It’s no question that consumers play a crucial role in the fate of retailers, and those looking to survive are doing more to cater to that consumer.
At Drapers’ recent multichannel breakfast in London, key industry leaders came together to discuss their business initiatives for the coming year, including ramping up personalization, establishing a seamless experience across multiple channels and providing more convenient purchasing journeys. From Net-a-Porter to SecretSales, here’s what top retailers are doing to place consumers first.
Personalization on mobile platforms
While technology continues to gain momentum in the retail space, mobile has become a key driver for engaging consumers. Consumers today are always on the go and smartphones enable retailers to cater to their styling needs and preferences with a few clicks.
Some e-tailers, including SecretSales, find mobile highly beneficial for consumer activity. SecretSales co-founder Sach Kukadia said mobile accounts for 81 percent of the flash sale platform’s traffic and 65 percent of its sales.
“Everything we do is focused on mobile first,” Kukadia said. “We try to catch consumers on the move. We don’t think about PC or laptop anymore.”
Net-a-Porter is also tapping into consumers’ fashion preferences with its mobile app. The luxury site’s app provides a shoppable platform for consumers, where they can access more than 350 designers, scan and shop favorite looks from Net-a-Porter’s magazine and save curated lists of accessories, apparel and footwear items. What’s more, consumers can pay for luxury products instantly, without having to log into a laptop.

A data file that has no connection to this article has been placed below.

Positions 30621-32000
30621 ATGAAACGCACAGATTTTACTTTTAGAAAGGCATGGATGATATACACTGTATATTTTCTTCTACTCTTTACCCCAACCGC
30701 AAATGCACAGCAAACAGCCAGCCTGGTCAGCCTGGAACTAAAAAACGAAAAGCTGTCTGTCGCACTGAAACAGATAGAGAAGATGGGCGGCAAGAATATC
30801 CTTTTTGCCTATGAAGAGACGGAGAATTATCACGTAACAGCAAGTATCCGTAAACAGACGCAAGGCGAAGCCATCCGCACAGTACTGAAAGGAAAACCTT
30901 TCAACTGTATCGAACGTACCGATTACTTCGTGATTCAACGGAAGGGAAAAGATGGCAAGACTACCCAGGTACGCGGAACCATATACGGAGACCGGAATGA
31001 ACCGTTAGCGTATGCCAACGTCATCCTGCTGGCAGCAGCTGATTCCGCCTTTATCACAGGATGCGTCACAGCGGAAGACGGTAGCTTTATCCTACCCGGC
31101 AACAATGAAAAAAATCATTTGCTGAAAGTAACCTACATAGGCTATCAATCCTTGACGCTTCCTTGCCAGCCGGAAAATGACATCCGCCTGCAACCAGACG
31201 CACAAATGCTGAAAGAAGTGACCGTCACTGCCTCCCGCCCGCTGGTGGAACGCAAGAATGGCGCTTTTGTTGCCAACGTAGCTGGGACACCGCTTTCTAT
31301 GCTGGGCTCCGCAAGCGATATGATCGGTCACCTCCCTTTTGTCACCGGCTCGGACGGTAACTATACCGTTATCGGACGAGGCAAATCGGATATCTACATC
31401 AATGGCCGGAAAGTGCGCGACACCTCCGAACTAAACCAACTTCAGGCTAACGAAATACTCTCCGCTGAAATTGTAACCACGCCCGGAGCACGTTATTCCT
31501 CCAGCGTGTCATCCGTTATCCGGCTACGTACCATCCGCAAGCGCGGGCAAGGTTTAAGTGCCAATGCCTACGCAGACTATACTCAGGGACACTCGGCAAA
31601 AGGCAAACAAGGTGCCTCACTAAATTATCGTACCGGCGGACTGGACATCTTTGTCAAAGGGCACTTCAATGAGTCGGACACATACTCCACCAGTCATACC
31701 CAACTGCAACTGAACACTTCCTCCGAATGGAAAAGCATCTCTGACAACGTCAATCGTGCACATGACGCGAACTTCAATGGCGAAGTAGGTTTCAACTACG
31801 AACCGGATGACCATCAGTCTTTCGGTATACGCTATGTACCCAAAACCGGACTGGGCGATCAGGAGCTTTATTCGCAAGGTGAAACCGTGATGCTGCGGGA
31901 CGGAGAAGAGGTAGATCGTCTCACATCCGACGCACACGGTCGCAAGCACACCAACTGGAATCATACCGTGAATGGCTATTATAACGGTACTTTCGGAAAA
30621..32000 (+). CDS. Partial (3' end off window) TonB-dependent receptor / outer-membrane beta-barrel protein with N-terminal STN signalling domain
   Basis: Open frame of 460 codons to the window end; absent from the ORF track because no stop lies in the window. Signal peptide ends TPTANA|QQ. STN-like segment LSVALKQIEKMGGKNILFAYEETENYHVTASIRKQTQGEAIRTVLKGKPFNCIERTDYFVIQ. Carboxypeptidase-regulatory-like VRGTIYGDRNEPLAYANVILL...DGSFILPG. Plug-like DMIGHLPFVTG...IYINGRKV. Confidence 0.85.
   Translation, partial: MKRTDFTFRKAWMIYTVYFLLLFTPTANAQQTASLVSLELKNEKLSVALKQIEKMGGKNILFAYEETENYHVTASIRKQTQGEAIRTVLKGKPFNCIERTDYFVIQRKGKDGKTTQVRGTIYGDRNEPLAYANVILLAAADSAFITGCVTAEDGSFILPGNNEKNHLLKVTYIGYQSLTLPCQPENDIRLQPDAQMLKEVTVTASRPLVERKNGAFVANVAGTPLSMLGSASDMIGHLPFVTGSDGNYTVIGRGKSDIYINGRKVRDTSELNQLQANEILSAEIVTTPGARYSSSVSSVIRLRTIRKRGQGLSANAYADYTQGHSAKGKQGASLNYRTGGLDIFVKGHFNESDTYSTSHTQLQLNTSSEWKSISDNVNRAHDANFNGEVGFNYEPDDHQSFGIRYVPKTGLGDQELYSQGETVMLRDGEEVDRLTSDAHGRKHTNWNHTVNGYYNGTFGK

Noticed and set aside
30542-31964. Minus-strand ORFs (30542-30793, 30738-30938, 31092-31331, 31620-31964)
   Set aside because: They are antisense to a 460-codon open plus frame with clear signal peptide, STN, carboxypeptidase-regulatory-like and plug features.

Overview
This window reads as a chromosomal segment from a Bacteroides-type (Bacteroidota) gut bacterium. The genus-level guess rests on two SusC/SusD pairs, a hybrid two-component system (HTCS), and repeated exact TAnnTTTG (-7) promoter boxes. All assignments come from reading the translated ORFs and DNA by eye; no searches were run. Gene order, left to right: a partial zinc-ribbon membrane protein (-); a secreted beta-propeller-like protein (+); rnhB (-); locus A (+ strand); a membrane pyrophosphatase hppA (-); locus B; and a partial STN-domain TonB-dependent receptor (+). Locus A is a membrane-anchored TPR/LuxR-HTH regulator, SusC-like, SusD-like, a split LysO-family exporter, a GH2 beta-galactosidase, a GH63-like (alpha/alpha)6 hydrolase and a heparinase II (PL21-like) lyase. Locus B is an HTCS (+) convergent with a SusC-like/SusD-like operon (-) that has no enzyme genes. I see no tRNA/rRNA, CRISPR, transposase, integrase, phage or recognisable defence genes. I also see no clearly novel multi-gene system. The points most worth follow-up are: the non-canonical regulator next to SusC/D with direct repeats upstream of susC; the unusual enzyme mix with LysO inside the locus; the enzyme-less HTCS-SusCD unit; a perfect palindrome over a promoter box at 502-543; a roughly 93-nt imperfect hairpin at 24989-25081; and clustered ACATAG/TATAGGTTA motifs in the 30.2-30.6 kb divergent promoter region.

“The experience is getting better, images are getting bigger and the editorial is easy to read. All their payment information is stored,” Yoox Net-a-Porter Group e-commerce director Negin Yeganegy said. “That seamless experience has contributed to them feeling more comfortable paying.”
Using technology for a seamless omnichannel experience
Mobile may be a top priority on some retailers’ agendas, but establishing a single-customer view across multiple channels, including brick-and-mortar and online, is also another project for major high-street companies. London-based apparel label Hawes & Curtis is using technology to guide its consumer-centric objectives for next year.
“Right now there is a lot of manual work,” Hawes & Curtis head of marketing and communications Anastasia Roumelioti said. “We’re taking the data from online and stores, and putting it in Excel, and we create marketing models there.”
In-store technology could also close the gap between online and offline channels for consumers. Beacons, for example, track consumer activity throughout the store, while a retailers’ app could provide insight on which products consumers prefer on their shopping trips and provided tailored promotions on their trip.
“When you have an online business, you can see every single thing that customers do, but the moment they go into a store, they’re invisible,” HSO sales director Hector Hickmott said. “The technology is available to give you the same data points and learn the same things.”
Offering convenient services
In addition to personalization and a seamless omnichannel experience, convenience could be a potential boon for retailers that want to deliver on consumers’ preferences. For consumers, the quicker they can try-on and buy, the more likely they are to keep coming back for more. Add technology to the mix, and retailers can provide consumers with what they want instantly, without the hiccups.
“Amazon can deliver me groceries, technology, PS4 games all within two hours. Because of that convenience I’m using it a lot,” Kukadia said. “This is the general direction online is going. It’s not about price–it’s about convenience.”
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